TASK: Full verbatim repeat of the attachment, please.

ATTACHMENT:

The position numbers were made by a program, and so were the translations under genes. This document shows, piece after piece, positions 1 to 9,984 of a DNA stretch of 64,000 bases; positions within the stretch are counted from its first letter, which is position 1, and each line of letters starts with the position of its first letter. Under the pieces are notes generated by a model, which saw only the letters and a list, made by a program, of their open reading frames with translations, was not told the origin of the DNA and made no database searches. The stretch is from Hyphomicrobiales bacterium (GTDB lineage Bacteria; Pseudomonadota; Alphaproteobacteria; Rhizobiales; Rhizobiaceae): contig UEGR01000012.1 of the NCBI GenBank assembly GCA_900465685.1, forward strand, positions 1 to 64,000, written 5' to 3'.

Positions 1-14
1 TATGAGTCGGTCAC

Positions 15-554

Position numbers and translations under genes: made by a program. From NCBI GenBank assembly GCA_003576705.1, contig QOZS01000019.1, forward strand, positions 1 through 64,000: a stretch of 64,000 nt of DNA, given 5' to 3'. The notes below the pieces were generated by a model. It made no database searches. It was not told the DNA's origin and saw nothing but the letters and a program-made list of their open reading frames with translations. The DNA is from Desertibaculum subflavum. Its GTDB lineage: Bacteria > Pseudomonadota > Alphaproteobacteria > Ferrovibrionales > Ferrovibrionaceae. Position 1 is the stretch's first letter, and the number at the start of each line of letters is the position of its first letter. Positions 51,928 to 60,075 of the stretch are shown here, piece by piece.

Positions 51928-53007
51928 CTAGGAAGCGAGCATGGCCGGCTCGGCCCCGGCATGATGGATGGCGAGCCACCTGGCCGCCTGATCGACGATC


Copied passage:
The position numbers were made by a program, and so were the translations under genes. This document shows, piece after piece, positions 1 to 9,984 of a DNA stretch of 64,000 bases; positions within the stretch are counted from its first letter, which is position 1, and each line of letters starts with the position of its first letter. Under the pieces are notes generated by a model, which saw only the letters and a list, made by a program, of their open reading frames with translations, was not told the origin of the DNA and made no database searches. The stretch is from Hyphomicrobiales bacterium (GTDB lineage Bacteria; Pseudomonadota; Alphaproteobacteria; Rhizobiales; Rhizobiaceae): contig UEGR01000012.1 of the NCBI GenBank assembly GCA_900465685.1, forward strand, positions 1 to 64,000, written 5' to 3'.

Positions 1-14
1 TATGAGTCGGTCAC

Positions 15-554

Position numbers and translations under genes: made by a program. From NCBI GenBank assembly GCA_003576705.1, contig QOZS01000019.1, forward strand, positions 1 through 64,000: a stretch of 64,000 nt of DNA, given 5' to 3'. The notes below the pieces were generated by a model. It made no database searches. It was not told the DNA's origin and saw nothing but the letters and a program-made list of their open reading frames with translations. The DNA is from Desertibaculum subflavum. Its GTDB lineage: Bacteria > Pseudomonadota > Alphaproteobacteria > Ferrovibrionales > Ferrovibrionaceae. Position 1 is the stretch's first letter, and the number at the start of each line of letters is the position of its first letter. Positions 51,928 to 60,075 of the stretch are shown here, piece by piece.

Positions 51928-53007
51928 CTAGGAAGCGAGCATGGCCGGCTCGGCCCCGGCATGATGGATGGCGAGCCACCTGGCCGCCTGATCGACGATC